Poets are a big deal in Iran, and Forugh Farrokhzad was one of the biggest. In the 1960s, her modern, highly personal work won wide acclaim and brought her the poetry equivalent of rock stardom — she cut records, made films, and even today is known popularly by her first name.

When Farrokhzad was killed in a car crash in 1967, thousands of fans thronged to her funeral. But after the 1979 Islamic Revolution, her work vanished, banned for a decade, and since then heavily censored by the government.

Bijan Khalili knows plenty about Farrokhzad and Iranian censorship. Banned books are a specialty of his. For 36 years he has owned Ketab Corporation, a Persion bookstore in Los Angeles. It started as a simple service to exiles who had fled Iran's revolution, leaving their books behind. But as post-revolutionary censorship took hold in Iran, selling books untouched by Iran's censors became a daily act of defiance.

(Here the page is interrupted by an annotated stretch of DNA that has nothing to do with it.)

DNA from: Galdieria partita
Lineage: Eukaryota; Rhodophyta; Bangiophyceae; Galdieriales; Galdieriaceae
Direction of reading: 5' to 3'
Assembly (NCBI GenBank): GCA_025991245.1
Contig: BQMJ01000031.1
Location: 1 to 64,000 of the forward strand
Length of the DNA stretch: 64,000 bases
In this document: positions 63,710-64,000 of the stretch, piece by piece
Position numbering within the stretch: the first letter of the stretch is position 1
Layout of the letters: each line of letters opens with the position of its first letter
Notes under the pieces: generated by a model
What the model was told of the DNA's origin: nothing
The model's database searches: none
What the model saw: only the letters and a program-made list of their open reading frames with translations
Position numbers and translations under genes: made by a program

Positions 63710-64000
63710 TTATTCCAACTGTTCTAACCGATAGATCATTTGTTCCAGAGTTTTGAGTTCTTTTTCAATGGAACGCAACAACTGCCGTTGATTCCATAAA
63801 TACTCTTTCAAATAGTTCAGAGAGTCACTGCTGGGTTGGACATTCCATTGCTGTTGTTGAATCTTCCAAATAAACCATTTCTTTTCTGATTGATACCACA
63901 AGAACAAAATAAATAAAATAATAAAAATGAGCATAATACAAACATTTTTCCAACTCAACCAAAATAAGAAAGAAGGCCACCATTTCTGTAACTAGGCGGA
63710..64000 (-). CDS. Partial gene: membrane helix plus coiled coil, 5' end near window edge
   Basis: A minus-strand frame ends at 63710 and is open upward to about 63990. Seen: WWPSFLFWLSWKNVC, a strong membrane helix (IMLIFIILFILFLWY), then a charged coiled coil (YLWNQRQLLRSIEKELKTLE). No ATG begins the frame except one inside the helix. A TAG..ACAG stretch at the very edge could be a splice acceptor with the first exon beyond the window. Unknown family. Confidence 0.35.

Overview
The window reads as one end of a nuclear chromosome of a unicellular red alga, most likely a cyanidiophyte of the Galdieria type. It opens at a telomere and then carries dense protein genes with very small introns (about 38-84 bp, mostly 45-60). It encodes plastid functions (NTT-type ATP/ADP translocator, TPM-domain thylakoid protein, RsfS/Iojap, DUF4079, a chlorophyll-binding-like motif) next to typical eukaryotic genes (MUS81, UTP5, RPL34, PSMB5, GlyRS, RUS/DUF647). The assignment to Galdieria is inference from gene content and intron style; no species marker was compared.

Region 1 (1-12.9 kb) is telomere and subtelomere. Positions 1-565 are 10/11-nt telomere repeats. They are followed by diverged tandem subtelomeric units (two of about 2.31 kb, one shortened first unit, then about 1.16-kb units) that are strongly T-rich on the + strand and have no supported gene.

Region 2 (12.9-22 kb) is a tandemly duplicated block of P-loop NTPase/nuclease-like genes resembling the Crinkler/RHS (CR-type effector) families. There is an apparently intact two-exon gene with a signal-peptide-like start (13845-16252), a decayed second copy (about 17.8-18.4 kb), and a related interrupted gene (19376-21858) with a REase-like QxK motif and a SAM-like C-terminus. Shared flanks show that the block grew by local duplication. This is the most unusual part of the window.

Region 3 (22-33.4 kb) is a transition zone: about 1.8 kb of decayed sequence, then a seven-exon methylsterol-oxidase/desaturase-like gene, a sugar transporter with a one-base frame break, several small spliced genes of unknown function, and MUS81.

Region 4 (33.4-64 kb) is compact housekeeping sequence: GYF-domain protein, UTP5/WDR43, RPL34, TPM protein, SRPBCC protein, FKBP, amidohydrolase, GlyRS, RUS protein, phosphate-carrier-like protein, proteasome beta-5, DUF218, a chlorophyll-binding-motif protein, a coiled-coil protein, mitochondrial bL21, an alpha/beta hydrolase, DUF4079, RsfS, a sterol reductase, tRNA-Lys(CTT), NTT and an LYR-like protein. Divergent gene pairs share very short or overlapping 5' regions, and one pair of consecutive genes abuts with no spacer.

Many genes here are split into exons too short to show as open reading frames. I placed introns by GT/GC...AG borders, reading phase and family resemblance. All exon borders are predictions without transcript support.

“Reading books is a human right,” he says.

No book, song or film gets legally published in Iran without permission from Iran's Ministry of Culture and Islamic Guidance. Government censors have the power to demand changes or major cuts — or to ban works outright.

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